Under Belonging at Yale, the Office of the Secretary and Vice President for University Life invites applications for Student Grants for Diversity, Equity, Inclusion, and Belonging. All Yale students and registered student organizations may apply for funding for a program, event, or speaker that promotes a sense of belonging and community at Yale by:
- educating about challenges to inclusion on our campus and in society;
- facilitating the exchange of viewpoints across ideological, political, or other differences; and/or
- celebrating examples of excellence and achievement.
Grants will generally be no greater than $1500. Preference will be given to proposals that present multiple points of view, and to collaborations among two or more student organizations. Applications are received in four open periods throughout the year.
The proposed budget and other supporting materials should be as accurate as possible. Additional guidelines, including the requirement for a brief final report, will be provided to approved grantees.
Review of the applications will be led by Kimberly Goff-Crews, Secretary and Vice President for Student Life.
The Grants for Diversity, Equity, Inclusion, and Belonging are an initiative of Belonging at Yale in partnership with the Yale Center for the Study of Race, Indigeneity, and Transnational Migration and the Poorvu Center for Teaching and Learning, which offer similar grants for academic initiatives.
Examples of funded projects
- The Fempire Conference focuses on the role business can and should play in advocating for women’s health and equity. Their goal is to create long-lasting discussions of feminism and business at the Yale School of Management by bringing together a community of students across the university passionate about challenging the status quo in gender parity across disciplines.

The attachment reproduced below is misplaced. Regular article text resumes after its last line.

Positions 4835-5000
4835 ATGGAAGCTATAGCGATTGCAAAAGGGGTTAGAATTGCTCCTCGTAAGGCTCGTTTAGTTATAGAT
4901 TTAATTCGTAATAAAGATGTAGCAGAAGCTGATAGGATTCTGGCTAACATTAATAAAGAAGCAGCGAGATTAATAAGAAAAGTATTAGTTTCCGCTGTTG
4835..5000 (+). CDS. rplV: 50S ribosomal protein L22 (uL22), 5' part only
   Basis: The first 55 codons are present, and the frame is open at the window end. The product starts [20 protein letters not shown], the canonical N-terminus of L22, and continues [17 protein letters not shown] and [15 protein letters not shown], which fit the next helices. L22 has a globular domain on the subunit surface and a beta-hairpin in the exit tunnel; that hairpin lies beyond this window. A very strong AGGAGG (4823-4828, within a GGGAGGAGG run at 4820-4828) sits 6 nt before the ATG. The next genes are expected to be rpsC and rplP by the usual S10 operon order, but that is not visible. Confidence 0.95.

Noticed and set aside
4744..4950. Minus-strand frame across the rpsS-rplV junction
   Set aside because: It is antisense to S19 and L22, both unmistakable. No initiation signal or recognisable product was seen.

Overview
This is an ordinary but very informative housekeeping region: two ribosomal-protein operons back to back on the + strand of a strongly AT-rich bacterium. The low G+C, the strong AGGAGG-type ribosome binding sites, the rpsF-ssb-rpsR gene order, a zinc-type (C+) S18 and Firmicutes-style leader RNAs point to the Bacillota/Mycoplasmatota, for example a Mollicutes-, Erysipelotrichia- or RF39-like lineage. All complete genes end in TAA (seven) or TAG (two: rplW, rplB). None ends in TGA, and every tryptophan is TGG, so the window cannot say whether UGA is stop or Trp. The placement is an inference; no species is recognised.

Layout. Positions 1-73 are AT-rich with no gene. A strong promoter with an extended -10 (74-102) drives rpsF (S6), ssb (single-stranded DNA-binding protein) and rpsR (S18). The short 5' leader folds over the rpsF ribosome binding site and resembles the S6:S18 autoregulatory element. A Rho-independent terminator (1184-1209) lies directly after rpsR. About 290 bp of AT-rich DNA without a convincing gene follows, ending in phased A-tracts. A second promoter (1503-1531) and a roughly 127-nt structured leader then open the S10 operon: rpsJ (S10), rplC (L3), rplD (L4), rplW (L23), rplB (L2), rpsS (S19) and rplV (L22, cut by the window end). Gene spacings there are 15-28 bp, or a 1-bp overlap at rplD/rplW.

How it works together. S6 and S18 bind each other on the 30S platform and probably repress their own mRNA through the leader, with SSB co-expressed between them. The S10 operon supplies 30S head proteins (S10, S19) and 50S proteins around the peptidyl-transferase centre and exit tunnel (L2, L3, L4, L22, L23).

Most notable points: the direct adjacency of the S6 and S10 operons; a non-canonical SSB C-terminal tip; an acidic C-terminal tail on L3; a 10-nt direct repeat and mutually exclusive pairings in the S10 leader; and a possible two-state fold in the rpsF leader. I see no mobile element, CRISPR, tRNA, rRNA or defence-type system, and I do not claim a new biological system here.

- The Southeast Asian Photo Exhibit aims to highlight, through photography, the unique collective experiences that Southeast Asians face while providing an avenue of self-expression to this traditionally underrepresented group.
- Tandem Language Café at Yale enhances traditional language learning by matching people who wish to practice each other’s native language through conversation. The program’s one-on-one partnerships and community-wide events bring together diverse members of the Yale community and break down barriers among students, staff, faculty, and New Haven residents.
- Trans @ Yale and the New Haven Pride Center will organize monthly lunches for trans, nonbinary, and gender-nonconforming people from the Yale and New Haven communities. Connections with the local trans community will prepare students for trans life outside of Yale, and form networks of support and activism.
- American Sign Language interpretation for Rock, Egg, Spoon, a play by Yale School of Drama student Noah Diaz, centers around Deaf characters in an exploration of privilege and access. Providing ASL interpretation expands the reach of this YSD production by making it accessible to Deaf and hard-of-hearing community members.